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We have just returned from Western Australia on a 2-week Gone Fishin' shoot. The team visited Perth, Exmouth and Broome.
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'All Blacks At War: The First XIII'
Regiment Serial Number 29720 Died Thursday, 7 June 1917, France Age 23 Grave Bailleul Communal Cemetery Extension Ref: CCE 3B265
The All Black Games that Baird played.
(+) = substitute; (-) = replaced
1913
13 Sep vs Australia at Dunedin 25 - 13
Points scored for the All Blacks

Baird did not score any points for the All Blacks

Test Record by Nation

Australia
Totals
P  W  D  L   t   c   p  dg  pts

1   1   -   -   -   -    -    -    -   
1   1  0  0   2  0   0    0   0
   ames Baird at this stage early into researching this project proves to be one of the more challenging characters in terms of background details. But what we have uncovered so far helps to paint a picture of a very young man from the suburbs of Dunedin, New Zealand, who was dedicated to any task given to him, be it working in a machine shop, stepping up to the call of the All Blacks at late notice, or taking up arms against adversity.
     James was listed as being a machinist for the local Chain company in Andrews St, Dunedin, prior to enlisting into the army, Caversham's (a Dunedin suburb) male workforce was characterised by skilled tradesmen with British origins. They brought with them strong craft traditions and ideas about the organisation of work. There was a strong correlation between these skilled workers and Protestant religious identification. They played a major part in the development of unions and the rise of labour-oriented political parties on 'the Flat'. James would have worked amongst the tangled clutter of the south-west end of the Hillside Workshops.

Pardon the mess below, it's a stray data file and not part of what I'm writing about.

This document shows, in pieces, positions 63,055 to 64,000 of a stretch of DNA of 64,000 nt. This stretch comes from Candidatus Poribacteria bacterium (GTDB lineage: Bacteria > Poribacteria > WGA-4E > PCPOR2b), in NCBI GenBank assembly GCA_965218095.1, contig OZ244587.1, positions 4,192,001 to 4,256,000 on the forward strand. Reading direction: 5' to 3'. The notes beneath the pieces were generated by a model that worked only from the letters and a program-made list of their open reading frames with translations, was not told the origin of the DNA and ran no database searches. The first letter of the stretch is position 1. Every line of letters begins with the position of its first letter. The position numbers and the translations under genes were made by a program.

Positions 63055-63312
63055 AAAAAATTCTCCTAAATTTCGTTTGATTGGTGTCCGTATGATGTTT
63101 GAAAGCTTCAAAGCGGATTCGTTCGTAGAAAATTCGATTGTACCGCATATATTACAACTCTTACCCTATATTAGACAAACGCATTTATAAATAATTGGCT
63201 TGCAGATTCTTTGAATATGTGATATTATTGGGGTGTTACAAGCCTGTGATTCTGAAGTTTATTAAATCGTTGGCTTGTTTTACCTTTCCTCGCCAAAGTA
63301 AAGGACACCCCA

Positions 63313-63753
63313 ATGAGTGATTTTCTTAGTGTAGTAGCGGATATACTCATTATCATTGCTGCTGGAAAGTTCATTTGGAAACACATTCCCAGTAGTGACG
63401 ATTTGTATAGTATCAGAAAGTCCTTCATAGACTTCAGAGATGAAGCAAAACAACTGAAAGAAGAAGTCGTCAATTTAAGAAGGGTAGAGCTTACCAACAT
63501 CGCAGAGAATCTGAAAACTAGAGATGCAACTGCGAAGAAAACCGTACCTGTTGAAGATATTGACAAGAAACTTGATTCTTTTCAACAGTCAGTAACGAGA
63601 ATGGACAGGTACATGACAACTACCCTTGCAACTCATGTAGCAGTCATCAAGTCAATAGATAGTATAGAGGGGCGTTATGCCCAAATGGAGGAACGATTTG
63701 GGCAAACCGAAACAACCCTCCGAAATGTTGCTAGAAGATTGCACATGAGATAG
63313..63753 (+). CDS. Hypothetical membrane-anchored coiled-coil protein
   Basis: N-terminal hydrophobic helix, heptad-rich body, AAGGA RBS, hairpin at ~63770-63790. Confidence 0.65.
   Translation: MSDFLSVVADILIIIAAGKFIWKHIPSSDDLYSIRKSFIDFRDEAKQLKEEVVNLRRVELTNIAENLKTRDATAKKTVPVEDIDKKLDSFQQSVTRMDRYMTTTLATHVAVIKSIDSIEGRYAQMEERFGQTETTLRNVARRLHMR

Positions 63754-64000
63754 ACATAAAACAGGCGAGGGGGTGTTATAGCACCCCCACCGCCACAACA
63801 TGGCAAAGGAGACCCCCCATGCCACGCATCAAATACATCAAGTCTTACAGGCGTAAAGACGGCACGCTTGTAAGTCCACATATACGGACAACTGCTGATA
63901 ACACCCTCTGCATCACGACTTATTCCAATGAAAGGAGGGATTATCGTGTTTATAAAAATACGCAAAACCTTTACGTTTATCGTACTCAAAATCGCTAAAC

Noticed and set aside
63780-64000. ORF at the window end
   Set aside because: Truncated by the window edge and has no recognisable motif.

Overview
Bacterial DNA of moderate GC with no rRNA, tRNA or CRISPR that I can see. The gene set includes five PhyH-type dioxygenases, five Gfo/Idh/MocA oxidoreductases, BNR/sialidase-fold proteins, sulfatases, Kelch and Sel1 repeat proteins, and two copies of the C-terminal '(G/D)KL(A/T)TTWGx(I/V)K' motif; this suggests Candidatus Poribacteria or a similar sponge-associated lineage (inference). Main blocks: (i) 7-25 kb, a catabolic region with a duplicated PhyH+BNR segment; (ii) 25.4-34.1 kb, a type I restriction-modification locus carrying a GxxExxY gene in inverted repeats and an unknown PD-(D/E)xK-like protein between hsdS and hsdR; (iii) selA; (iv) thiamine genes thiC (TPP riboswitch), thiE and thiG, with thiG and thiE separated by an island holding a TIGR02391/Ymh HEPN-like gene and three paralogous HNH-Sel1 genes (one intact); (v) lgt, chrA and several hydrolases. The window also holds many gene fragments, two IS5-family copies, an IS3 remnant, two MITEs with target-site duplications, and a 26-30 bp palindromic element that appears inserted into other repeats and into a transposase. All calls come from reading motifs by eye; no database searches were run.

To play just three first class games and for one of them to be a test would be an impossibility in modern rugby. But in the early part of the 20th century the sort of career Otago's James Baird had in representative rugby was not all that uncommon. In 1913 Baird made two appearances for Otago, having previously entered senior club rugby with the Zingari-Richmond club based in Dunedin the previous season at the age of 18. Clearly he was a centre of considerable promise but the circumstances which led to his one test cap in what proved to be his last match were fortuitous.
     He was brought in as a late replacement for the 1913 test at Carisbrook against Australia when the original choice, South Canterbury's Eric Cockcroft, was forced to withdraw late with injury. Travel being much more difficult around New Zealand at that time, Baird thus received a call-up because he was the closest player on hand. He and another 19 year old, Bill Francis were to become the very few 'teenagers' to ever play a test for the All Blacks in history. Alex McDonald, the NZ skipper, was the last of the Originals to play test rugby.
     Baird obviously played satisfactorily at least for the All Blacks won comfortably 25-13 and he was selected again for the next test in Christchurch which NZ lost 5-16. This was not only the first ever test played at Lancaster Park, but also NZ's first test loss at home! However James found himself having to have to withdraw from playing with a hand injury & also missed the next test at Eden Park which he was selected for.
     That ended Baird's rugby for the 1913 season and in 1914 he was unable to play any rugby because of illness. World War I then broke out. Six of the All Blacks who played in this 1913 series were killed in the First World War.